Smithsonite is a carbonate mineral of zinc. It has the composition ZnCO3. The origin of this sample is Broken Hill, New South Wales, Australia. It is on display in the Smithsonian Museum of Natural History. The sample measures about 8 cm across.

The sample above exhibits a typical structure for Smithsonite, having the appearance of grape clusters. The form is called "botryoidal", and in large samples has the appearance of a bubbly landscape.

Smithsonite is a member of the calcite group of carbonates along with rhodochrosite and siderite.

The sample of Smithsonite at right is from Mammoth Mine, Tiger, Arizona. It measures about 7cm across with the spherical crystal being about 3 cm in diameter.

Smithsonite is named for James Smithson, founder of the Smithsonian Institution. It's most well-known colors are apple green to bluegreen, but can be purple or lavender and a range of other colors from impurities. It has a silky or pearly lustre.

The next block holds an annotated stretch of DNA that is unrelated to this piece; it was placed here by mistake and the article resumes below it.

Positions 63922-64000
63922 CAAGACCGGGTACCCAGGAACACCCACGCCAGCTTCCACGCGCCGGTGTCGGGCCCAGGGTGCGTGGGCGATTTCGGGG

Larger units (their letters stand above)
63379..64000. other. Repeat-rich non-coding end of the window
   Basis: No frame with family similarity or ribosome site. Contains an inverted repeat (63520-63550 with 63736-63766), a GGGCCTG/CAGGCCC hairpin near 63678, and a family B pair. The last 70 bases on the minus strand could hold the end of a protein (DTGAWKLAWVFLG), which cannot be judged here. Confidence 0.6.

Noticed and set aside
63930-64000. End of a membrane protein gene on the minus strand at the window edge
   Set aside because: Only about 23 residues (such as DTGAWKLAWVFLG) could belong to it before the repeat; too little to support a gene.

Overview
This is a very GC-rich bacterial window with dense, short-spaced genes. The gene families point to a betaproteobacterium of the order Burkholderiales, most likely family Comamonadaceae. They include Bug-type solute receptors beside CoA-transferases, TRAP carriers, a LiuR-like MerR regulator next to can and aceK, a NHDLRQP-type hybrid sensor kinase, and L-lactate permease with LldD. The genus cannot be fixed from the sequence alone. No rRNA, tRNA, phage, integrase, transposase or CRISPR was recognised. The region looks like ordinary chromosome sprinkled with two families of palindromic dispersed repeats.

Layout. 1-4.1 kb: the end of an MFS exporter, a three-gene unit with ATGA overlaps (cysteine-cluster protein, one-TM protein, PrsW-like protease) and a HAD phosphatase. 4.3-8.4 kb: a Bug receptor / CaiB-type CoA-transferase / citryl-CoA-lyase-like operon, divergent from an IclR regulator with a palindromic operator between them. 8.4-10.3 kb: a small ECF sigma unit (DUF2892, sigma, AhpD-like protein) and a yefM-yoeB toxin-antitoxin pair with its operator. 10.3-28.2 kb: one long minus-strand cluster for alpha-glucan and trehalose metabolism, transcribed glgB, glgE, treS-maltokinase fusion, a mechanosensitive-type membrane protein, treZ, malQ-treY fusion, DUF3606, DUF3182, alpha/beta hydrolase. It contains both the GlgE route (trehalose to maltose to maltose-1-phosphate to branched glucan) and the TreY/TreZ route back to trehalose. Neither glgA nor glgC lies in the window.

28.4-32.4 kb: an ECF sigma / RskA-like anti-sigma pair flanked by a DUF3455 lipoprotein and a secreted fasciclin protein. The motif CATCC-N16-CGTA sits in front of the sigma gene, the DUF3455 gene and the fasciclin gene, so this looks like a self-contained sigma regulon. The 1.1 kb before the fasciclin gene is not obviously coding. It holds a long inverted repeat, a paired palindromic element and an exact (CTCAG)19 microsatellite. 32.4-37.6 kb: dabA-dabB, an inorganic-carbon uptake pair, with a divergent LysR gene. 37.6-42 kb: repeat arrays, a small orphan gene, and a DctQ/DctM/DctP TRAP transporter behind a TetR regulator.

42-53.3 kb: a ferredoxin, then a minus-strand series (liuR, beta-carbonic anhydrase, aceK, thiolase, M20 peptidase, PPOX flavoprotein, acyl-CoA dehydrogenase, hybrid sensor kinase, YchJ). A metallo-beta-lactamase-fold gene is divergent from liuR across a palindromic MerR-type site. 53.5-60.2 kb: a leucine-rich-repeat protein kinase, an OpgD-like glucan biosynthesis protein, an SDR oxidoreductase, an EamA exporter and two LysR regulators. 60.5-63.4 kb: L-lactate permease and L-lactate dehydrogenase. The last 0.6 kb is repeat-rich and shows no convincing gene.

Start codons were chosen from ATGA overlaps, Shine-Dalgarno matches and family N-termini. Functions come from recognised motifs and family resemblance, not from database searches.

Smithsonite is a minor ore for zinc.

Another color variation for smithsonite. This sample measures about 16x16cm. It is from the Kelly mine, Socorro County, New Mexico.

This smithsonite specimen is about 19x24 cm and is from Kelly mine, Socorro County, New Mexico. "Millions of small, needlelike crystals form each mound on this specimen. The mineral is named after James Smithson, founder of the Smithsonian Institution. He first recognized smithsonite as a distinct mineral. It is mined for zinc."

This sample is described as smithsonite with mimetite. The orange color of mimetite appears to have had a dramatic effect. The sample measures about 7x9 cm and is from Tsumeb, Namibia.

Smithsonite variations from Namibia

Mindat: Smithsonite

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